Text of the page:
Tuesday, 15 July 2014

Planning application for "The Range" at Long Rock

Questmap Ltd have submitted a planning application for a new building on the Questmap Business Park, Long Rock, to house "The Range" . The building will provide ~2787 sq metres of trading space , a 'garden centre'. and 172 parking spaces. The new store is estimated to create 120 new jobs. 

The planning application (PA14/05612) can be found on Cornwall Council's online planning register here:

The Questmap Business park site affected by the application is currently dominated by the rusting steel frame of a previous building on the site.


  1. As a small business owner in penzance town centre I strongly object to the planning application for “The Range” to be built at Questmap Business Park, Long Rock Industrial Estate, Long Rock Penzance TR20 8AS.
    Reasons for this is:
    Having passed and built another supermarket out of town, this has already had an impact on my business
    The Range have the buying power for 90 stores nationwide, when I am an independent shop with the buying power of 1
    I would not be able to compete on price as their products are sold for a lot less
    The public are not going to visit the town centre when they can drive to “The Range” Park for FREE and have everything under one roof
    Yes it might create jobs, but for the likes of me and other small business it may lead to dismissing staff, to try and enable there businesses to survive
    Business rates I do believe are cheaper out of town than in town, this also gives them an advantage
    There are more than enough empty shops in town now; surely your aim is to keep the town alive instead of allowing big retail chains take over the small independent and unique shops which make Penzance the town it is
    I hope you can see sense in this matter and vote for the in town independent shops and not the out of town development

    1. The Chamber of Commerce has to respond to the retail World as it is not how independent retailers might like it to be or how it was in the past We need to get the best outcome for Penzance in the medium to long term. That means acknowledging that many shoppers shop differently from how they did in the past. The shoppers with the most disposable money do a lot of online shopping and have the greatest choice of which town to choose for their ‘bricks and mortar’ leisure shopping. Penzance has been uncompetitive and risks becoming more so as national chains retreat to the larger retail centres. We could easily adopt a ‘fortress Penzance’ approach to retailing and rail against all out of town retail activity but such a policy would destroy Penzance a retail centre. Out-of-town shopping is a distinct retail sub-sector . Having an attractive out-of-town offering with popular retail names raises Penzance retail profile and attractiveness in West Cornwall. We have to do this to appeal to the 100,000 shoppers in the surrounding area who are increasingly being lured away to other retail centres. We do not want to give this entire sector (large format out-of-town stores) over to competitor towns. Once shoppers decide to visit another town because of a weak out-of-town offering in Penzance there is no chance of ‘popping in to Penzance Town Centre’ on the same visit. The Town Centre can benefit from a strong out-of-town offering if its own offering is attractive.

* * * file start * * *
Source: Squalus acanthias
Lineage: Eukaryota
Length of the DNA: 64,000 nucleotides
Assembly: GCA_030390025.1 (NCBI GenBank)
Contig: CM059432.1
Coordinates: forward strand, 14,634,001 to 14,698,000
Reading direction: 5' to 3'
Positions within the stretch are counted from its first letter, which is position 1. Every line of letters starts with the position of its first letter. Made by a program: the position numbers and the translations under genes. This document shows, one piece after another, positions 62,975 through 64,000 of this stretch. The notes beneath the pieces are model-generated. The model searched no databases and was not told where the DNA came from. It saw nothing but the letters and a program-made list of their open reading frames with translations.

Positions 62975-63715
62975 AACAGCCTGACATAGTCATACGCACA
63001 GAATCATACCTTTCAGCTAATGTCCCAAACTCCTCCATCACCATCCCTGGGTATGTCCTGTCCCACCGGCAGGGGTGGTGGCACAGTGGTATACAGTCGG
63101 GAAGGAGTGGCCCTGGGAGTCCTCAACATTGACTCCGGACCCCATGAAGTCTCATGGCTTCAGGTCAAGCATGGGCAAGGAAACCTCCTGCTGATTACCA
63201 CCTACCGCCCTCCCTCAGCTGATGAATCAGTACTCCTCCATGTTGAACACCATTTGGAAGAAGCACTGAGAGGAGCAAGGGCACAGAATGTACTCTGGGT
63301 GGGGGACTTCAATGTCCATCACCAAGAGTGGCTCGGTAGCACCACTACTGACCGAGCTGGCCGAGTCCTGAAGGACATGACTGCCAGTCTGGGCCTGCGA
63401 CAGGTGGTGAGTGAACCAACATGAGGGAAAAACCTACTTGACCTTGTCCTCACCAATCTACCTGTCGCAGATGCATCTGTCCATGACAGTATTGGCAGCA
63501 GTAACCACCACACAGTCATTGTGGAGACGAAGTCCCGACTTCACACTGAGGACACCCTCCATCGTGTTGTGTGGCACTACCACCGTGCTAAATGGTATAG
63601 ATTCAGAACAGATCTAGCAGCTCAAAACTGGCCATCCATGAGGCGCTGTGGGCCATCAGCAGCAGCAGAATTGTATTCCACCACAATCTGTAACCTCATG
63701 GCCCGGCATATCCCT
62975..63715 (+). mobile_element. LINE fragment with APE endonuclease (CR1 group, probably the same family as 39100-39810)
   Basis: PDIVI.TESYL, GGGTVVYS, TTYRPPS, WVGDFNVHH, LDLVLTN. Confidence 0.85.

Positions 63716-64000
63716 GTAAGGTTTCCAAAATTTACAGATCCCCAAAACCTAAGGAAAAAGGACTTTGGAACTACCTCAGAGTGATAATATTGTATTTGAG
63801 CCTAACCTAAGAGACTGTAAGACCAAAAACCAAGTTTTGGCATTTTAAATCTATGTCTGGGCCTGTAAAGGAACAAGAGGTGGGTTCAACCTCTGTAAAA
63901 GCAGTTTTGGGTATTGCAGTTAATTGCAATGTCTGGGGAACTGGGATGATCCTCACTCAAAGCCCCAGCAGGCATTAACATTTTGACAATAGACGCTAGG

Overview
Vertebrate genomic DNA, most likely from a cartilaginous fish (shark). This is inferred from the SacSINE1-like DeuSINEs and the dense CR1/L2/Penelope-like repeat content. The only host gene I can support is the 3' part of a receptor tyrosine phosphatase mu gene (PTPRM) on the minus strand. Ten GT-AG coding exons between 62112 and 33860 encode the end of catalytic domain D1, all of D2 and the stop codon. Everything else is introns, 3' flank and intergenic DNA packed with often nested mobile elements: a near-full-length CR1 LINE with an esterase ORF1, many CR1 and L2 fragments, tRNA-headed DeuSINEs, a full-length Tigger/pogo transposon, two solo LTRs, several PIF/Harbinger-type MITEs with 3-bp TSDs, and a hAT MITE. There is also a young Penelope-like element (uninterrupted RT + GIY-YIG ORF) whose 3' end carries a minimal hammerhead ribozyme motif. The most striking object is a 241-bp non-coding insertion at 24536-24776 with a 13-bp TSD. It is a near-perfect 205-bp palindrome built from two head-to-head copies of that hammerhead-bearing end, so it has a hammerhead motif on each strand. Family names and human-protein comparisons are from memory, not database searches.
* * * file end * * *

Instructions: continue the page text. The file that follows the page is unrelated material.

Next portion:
Penzance has to accommodate popular large stores like the Range because to say no risks making Penzance irrelevant as a regional retail centre. A local population of 20,000 (+ summer visitors) is unlikely to support the current 300+ retail outlets in the Town.
      The Chamber of Commerce is supporting the development because on balance it is good for Penzance’s future as a retail centre. That does not mean it does not hurt some traders.
      There are many good examples of independent retailers in Penzance carving out successful niches which avoid direct competition with out of town stores and national chains.
      On the matter of business rates, nobody knows what the rateable value will be for the new store. The Chamber explored the rates paid by Tesco (out of town) and by Co-op (Market Jew Street) with the Valuation Office Agency and the VOA were able to show there was broad comparability over rates charged for trading space. Tesco had very little local storage space and has a very high turnover per square metre so business rates were a smaller in comparison to sales. Car Parking was another matter but the Co-op only had 9 spaces for their own staff.

      Your comment raises a lot of complex issues that cannot be fully covered even in this long reply. Please contact the Chamber Chairman (Dick Cliffe) if you what to discus the issues in more detail.